I’m not sure I agree entirely with this premise as phrased, but there’s no denying it’s thought provoking.
On the business side, college football has become a national enterprise, with comprehensive, multibillion-dollar media deals increasing exposure and a collaborative postseason system designed to crown a true national champion.
At its foundation, however, college football is still very much a regional sport across the United States. And because regions tend to go about their football differently, as they do with things like food, lifestyle and dialect, there is a simple explanation for why teams from the South have won national championships in 13 out of the last 14 years.
College teams from different parts of the country ostensibly compete for the same top players, but players tend to stay close to home. Those pipelines in the South, spanning from the Carolinas west to Texas, are pumping out rocket fuel.
“It just means more” is not just a slogan in the Southeastern Conference. It helps explain the current state of college football.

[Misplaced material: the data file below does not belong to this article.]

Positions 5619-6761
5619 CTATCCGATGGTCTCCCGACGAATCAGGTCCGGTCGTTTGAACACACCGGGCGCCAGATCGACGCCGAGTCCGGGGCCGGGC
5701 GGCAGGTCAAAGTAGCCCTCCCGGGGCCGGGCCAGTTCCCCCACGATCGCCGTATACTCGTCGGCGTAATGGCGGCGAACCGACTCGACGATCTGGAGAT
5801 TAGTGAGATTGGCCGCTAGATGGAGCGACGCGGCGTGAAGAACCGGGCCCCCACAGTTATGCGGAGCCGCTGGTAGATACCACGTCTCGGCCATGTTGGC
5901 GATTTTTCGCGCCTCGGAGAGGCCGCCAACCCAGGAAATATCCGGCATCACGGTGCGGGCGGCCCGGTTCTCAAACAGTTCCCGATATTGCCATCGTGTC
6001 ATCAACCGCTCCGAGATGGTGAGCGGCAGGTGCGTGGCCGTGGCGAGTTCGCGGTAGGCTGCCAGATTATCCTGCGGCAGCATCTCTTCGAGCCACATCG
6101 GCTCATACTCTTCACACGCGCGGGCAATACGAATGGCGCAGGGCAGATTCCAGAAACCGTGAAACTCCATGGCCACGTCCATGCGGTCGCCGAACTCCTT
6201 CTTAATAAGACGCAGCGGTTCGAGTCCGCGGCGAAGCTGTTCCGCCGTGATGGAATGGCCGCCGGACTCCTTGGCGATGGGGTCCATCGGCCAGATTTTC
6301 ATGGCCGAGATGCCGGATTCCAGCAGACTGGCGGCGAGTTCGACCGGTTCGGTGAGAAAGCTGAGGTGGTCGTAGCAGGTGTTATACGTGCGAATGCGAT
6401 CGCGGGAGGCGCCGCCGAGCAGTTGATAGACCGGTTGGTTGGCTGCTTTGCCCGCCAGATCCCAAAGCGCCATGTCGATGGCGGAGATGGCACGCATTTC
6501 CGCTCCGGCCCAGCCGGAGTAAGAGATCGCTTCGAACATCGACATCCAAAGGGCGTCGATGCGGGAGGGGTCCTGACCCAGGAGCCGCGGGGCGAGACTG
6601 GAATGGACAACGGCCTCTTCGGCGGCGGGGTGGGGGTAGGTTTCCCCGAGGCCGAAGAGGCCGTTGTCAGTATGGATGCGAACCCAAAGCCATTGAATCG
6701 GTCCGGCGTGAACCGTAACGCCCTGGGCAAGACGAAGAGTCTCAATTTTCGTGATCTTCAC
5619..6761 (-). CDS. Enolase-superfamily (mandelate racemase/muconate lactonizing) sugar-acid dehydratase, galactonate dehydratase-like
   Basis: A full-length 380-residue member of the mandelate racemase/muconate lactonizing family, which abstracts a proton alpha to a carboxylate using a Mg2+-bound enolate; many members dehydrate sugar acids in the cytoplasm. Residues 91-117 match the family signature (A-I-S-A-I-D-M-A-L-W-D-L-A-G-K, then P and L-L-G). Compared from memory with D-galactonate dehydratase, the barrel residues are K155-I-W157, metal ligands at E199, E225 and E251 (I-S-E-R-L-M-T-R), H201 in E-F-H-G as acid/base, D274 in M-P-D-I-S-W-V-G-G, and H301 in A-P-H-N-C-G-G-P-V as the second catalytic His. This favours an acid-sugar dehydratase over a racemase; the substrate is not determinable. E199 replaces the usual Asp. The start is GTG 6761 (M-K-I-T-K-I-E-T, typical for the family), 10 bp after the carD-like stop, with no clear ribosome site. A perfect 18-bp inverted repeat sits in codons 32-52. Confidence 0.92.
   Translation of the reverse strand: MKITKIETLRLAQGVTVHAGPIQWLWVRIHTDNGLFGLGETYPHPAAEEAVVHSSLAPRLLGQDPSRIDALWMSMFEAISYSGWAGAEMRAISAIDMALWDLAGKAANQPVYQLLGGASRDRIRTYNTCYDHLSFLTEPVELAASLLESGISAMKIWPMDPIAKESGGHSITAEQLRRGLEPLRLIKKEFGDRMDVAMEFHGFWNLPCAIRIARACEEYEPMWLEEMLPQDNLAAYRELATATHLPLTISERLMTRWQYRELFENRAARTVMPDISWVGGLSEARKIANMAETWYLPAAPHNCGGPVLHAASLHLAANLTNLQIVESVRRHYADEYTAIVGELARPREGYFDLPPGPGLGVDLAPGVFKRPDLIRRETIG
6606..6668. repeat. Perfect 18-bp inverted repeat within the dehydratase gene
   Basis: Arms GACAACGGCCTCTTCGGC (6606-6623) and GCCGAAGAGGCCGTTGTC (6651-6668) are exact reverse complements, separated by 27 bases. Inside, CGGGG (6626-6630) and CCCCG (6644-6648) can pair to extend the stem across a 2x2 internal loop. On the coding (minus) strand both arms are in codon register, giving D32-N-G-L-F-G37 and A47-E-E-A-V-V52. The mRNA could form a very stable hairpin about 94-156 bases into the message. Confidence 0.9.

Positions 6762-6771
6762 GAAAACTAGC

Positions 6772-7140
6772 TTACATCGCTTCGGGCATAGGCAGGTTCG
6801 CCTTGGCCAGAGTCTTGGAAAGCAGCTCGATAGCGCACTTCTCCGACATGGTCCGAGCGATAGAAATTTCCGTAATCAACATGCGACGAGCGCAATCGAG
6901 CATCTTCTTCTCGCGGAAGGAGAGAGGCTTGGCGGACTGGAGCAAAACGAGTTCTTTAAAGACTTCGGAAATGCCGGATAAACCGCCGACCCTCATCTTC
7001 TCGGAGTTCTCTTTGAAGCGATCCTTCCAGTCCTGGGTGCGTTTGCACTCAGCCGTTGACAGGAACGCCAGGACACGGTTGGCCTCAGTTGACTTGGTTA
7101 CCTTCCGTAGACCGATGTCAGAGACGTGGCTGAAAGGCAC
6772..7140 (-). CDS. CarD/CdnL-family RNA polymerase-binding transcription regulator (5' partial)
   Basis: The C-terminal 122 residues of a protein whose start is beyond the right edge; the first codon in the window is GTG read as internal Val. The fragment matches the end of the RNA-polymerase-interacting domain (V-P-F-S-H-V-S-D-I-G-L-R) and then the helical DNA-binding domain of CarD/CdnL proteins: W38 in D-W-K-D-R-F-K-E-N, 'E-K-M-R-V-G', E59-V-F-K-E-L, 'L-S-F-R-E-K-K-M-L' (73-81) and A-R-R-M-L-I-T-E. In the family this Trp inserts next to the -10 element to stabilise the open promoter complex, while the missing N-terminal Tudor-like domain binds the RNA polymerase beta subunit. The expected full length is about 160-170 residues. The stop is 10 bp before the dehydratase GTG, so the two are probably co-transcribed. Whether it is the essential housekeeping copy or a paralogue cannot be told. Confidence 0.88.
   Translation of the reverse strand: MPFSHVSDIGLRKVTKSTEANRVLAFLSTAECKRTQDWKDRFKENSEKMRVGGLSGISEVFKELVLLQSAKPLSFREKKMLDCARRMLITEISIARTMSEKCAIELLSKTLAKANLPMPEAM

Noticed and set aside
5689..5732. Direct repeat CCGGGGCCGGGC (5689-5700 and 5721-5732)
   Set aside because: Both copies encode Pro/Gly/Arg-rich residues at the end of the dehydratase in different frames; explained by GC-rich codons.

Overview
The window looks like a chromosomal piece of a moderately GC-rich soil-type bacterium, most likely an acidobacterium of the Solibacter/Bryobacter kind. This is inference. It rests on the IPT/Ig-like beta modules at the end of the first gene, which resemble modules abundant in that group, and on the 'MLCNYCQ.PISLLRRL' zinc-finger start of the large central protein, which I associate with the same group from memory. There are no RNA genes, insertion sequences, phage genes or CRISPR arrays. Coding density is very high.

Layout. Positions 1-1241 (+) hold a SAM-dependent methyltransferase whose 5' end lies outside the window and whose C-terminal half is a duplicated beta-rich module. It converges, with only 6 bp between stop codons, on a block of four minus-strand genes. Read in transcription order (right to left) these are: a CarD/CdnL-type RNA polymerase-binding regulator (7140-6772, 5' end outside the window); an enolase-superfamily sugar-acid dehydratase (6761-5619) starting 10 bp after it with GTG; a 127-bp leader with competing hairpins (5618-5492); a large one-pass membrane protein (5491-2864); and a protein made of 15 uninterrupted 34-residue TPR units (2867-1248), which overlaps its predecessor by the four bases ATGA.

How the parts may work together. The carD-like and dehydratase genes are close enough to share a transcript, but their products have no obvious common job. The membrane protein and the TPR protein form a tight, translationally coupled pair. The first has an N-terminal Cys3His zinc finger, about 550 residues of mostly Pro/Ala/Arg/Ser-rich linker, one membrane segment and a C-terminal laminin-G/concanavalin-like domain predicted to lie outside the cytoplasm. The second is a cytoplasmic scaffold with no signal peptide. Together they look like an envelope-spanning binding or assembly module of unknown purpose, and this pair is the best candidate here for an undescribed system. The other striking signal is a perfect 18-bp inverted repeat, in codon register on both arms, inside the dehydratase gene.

I think there’s a lot more tension going on between the two than is reflected merely in recruiting. But, I do think it’s fair to say that despite the money interests aligned on the national side, it has yet to overcome the sport’s regional appeal. Old habits die hard, and all that.
The question is, assuming the likes of ESPN need a little help to remake the sport’s approach, what could help them with the reshaping? Here are a couple of thoughts that popped up in response to Russo’s piece.
From a purely commercial perspective, the NFL is the most successful sports franchise in this country’s history. If the commercial perspective is all that matters to the folks running college sports, then emulating the NFL to grow college football beyond its current financial standing isn’t bad advice. For the rest of us, it sucks, of course, but since when did that matter?